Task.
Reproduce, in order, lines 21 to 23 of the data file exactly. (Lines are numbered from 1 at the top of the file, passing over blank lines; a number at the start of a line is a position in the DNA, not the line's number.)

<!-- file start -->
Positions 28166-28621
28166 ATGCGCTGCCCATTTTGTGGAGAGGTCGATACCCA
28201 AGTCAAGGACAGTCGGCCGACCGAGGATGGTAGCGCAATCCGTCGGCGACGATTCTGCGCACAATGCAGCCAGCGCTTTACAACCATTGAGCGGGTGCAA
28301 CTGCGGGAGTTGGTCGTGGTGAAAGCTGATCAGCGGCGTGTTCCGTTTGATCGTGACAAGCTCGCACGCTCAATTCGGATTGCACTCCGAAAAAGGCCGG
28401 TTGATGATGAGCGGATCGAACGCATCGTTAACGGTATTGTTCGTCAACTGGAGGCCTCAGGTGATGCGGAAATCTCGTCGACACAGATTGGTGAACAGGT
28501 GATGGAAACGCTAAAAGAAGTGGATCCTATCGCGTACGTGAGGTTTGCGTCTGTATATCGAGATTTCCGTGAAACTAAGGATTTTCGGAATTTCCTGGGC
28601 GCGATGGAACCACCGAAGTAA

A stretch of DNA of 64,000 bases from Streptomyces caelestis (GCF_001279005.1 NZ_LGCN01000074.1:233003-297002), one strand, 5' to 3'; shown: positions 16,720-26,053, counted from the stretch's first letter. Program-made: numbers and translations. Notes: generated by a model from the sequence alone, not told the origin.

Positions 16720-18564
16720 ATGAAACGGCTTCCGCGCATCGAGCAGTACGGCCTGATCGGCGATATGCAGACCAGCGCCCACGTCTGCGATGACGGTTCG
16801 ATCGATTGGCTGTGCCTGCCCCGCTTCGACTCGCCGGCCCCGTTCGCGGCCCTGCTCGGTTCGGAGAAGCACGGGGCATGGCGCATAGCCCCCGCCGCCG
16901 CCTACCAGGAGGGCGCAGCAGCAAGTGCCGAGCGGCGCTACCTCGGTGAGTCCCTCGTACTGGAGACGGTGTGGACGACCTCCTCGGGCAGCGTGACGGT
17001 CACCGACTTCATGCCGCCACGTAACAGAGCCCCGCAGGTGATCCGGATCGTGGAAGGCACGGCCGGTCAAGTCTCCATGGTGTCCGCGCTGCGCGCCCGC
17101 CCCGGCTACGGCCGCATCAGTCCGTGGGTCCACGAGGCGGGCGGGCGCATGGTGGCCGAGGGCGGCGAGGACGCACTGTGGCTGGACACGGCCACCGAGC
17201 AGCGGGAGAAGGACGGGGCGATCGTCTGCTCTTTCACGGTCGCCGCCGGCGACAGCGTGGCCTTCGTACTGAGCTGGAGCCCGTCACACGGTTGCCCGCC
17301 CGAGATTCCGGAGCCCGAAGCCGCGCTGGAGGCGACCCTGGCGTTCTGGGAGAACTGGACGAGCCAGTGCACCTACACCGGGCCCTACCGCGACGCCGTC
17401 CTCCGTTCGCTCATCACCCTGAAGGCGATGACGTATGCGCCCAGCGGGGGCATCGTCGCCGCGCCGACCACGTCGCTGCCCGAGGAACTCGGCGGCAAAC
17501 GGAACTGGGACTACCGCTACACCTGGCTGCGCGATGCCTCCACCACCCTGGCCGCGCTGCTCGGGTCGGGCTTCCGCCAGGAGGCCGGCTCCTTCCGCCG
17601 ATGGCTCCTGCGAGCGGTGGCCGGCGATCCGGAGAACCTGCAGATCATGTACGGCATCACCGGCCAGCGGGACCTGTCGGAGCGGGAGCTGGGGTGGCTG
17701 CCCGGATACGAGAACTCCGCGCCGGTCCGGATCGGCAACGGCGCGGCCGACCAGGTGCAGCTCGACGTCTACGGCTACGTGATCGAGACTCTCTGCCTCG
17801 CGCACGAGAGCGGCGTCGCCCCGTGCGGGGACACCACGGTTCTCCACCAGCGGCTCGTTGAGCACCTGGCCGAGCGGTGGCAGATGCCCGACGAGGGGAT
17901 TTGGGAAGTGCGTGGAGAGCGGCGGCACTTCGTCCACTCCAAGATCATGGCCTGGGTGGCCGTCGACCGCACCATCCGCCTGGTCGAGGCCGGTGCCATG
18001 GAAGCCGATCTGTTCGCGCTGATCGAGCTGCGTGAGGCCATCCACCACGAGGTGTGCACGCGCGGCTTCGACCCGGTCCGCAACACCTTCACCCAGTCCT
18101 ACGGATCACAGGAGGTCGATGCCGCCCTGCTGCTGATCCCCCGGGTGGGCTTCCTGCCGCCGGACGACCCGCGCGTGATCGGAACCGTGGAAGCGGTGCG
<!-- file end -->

17801 CGCACGAGAGCGGCGTCGCCCCGTGCGGGGACACCACGGTTCTCCACCAGCGGCTCGTTGAGCACCTGGCCGAGCGGTGGCAGATGCCCGACGAGGGGAT
17901 TTGGGAAGTGCGTGGAGAGCGGCGGCACTTCGTCCACTCCAAGATCATGGCCTGGGTGGCCGTCGACCGCACCATCCGCCTGGTCGAGGCCGGTGCCATG
18001 GAAGCCGATCTGTTCGCGCTGATCGAGCTGCGTGAGGCCATCCACCACGAGGTGTGCACGCGCGGCTTCGACCCGGTCCGCAACACCTTCACCCAGTCCT